Monday, May 28, 2018

How To Divide The Treasure Among Your D&D Characters, or for any RPG


Dividing the spoils of the adventure among the party characters is often easy, but it doesn't have to me, and occasionally leads to disputes between players.  Decades of gaming has taught me several methods for sharing the loot, some that work better than other.

The first question to answer is, "Do the characters in the game divide the loot, or do their players do it?"  I think the best answer to this question is almost always to let the players decide.  Would any player like to devote a little time to having their characters role play the discussions?  If the players are new to each other, or if the party of characters are new, players are more likely to desire to role play the outcome, but a group of players with characters that have adventured often together are likely to have settled upon a solution that is acceptable to all with little or no role playing.  Regardless, as a DM I recommend that you allow the players to use role play to divide the treasures any time they decide to do so.

In your role as DM, you should help facilitate friendly role play as always, and that is especially important during the role play of the distribution of treasure.  I once saw a party of 2 half-orcs try to bully a halfling into splitting the treasure unevenly.  The player of the halfling was not happy with this play, even though it seemed in character with all involved.  As DM I helped the players of the half-orcs understand that this was not fair to the player of the halfling, and if they went forward with the plan then it was unlikely these characters would be able to get along in the future, and it was very possible that the halfling may get very lucky if he attempted to steal some coin from those half-orcs and the half-orcs would likely be very unlikely to notice.  Ultimately, the DM is always in control and anything the DM says go.  Perhaps a dragon could show up and beat the half-orcs unconscious, then the halfling could take the coin and tell the half-orcs the dragon took it all.  There are certainly endless options for the DM to make things "right", but hopefully the players will understand that in order to be good players, they need to play their characters in ways that don't create anger and resentment between the players.

Even if the players are not antagonistic, you will often find characters don't divide treasure evenly.  Perhaps one character was unconscious for most of the adventure and the player of that character honestly wants his character to forfeit his even share of the reward.  As a DM you should certainly allow this, but as a DM I do not recommend that you allow the players to decide not to share reward evenly with a single character that was out of commission for part of the adventure without that players consent.  Dividing rewards based on characters participation can become highly subjective.  Would a rogue that make no attacks and failed to unlock any doors receive part of the treasure found in the pockets of the enemies after they were killed in battle?  If a character is charmed and fights for the other side, is he rewarded?  If a character is paralyzed for 6 of the 8 rounds of the battle, does she only get a 6/8th's share of the treasure?  It is easiest, and probably best, just to draw the line and say that any character that had any part in the adventure gets an equal share.  However, as mentioned previously, if the player of the character that appeared to do less wants her character to take a smaller cut, then certainly allow her to do so.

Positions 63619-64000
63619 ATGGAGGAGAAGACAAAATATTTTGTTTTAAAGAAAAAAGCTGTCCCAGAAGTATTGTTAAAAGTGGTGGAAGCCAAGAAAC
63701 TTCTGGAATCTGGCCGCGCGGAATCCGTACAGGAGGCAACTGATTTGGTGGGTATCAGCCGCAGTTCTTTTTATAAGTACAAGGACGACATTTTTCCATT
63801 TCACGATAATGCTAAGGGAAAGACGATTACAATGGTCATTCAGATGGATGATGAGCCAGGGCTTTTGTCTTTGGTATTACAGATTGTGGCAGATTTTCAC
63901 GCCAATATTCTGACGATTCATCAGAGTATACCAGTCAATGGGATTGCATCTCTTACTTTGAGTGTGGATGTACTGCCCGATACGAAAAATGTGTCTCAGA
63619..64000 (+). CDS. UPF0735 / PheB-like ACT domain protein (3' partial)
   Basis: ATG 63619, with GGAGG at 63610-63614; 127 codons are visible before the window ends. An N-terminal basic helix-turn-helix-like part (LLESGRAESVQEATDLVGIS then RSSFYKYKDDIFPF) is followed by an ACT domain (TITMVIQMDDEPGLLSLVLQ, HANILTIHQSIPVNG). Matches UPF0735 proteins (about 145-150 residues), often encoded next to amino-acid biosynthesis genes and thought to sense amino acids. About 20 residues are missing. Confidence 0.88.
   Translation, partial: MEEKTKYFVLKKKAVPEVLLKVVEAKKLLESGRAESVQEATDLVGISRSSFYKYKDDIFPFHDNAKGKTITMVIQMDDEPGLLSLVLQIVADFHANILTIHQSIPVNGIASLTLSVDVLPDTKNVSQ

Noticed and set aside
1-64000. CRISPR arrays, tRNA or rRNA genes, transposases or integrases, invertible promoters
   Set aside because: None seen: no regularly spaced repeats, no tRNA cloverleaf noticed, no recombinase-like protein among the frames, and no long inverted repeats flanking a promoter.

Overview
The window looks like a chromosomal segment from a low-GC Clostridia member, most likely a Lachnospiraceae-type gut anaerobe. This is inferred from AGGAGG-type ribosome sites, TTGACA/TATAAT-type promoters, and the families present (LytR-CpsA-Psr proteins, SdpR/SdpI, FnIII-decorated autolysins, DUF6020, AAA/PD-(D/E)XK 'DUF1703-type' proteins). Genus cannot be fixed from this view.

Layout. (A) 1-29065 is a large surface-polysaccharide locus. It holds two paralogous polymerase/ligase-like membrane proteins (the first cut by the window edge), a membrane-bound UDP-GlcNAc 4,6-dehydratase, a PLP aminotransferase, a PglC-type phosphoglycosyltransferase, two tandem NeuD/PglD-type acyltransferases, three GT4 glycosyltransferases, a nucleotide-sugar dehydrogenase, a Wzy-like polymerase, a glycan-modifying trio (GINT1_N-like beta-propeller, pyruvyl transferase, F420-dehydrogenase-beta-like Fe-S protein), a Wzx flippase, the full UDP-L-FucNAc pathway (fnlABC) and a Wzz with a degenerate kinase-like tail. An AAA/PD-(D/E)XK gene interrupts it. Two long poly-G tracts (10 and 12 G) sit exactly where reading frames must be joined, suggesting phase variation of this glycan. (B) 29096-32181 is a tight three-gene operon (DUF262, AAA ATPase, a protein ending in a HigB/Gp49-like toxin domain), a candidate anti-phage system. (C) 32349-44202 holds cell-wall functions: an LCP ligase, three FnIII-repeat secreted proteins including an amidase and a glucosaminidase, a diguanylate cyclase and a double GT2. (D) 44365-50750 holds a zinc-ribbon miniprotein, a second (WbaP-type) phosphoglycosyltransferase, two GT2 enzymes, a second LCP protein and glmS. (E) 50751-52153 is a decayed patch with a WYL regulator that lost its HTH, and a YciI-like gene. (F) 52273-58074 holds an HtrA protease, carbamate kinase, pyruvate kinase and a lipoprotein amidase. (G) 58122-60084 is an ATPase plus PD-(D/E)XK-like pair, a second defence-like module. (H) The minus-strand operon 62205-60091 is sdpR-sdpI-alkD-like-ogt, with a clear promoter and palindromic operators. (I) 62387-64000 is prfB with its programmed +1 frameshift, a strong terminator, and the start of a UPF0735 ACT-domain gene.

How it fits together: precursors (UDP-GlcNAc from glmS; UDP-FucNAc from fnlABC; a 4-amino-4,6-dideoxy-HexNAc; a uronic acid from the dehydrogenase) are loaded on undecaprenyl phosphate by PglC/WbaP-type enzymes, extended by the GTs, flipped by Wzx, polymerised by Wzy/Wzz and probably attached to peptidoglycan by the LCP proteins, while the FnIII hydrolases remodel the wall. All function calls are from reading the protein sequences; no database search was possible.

Another factor that prevents a simple and equal distribution of the treasure is when some players decide one of their characters does not want some of the treasure.  Perhaps your party of four found four diamonds on the body of the vampire they slew, but the cleric in the party adamantly refuses to own something that was once owned by a vampire.  There are several ways to resolve this and the best is usually to let the players have their characters decide.  Perhaps the characters will sell the other diamond and give the cleric gold in place of the diamond.  Perhaps the cleric will desire the diamond simply in order to crush it and destroy it.  My parties occasionally come upon magical items that are dangerous to good characters, perhaps something like a dagger of human slaying.  Some in the party may want to destroy the item, while others may want to keep it and use it, but hopefully only against evil humans.  As a DM I recommend you allow the players to role play the results.  As a DM, it is also your responsibility to prevent all the rewards from going to just a few characters.  If you have a gnome character that refuses gold forged by dwarves, then you, as the DM, should make sure that treasure other than dwarven-forged gold is an option for the party. 

Dividing coins and gems is usually pretty easy.  It is up to you, as the DM, to help determine how an uneven amount of coins should be divided.  If a party of three scores 100gp of treasure, let the players decide how to divide that.  If they want to divide it exactly equally, perhaps the DM could say they found 2 more gp in the treasure, or perhaps they can easily exchange 1 gp for 99 cp, giving 1 cp to the banker.  If the party finds simply a 1,000gp gem, don't make it too difficult for the players to turn that into coin.  With low level characters and first time players, you may find it rewarding to have the characters barter to turn the 1,000gm gem into 950gp, or maybe 1,020gp if they are charming.  But once players have years of gaming experience they probably don't want to spend much game time haggling over a few coins and you should just generally allow a one for one exchange into a form of currency convenient for them.  Although this does not mean that low level characters should simply carry a few 100gp diamonds around to reduce their carrying weight and expect to always be able to exchange it for other lightweight gems and coins.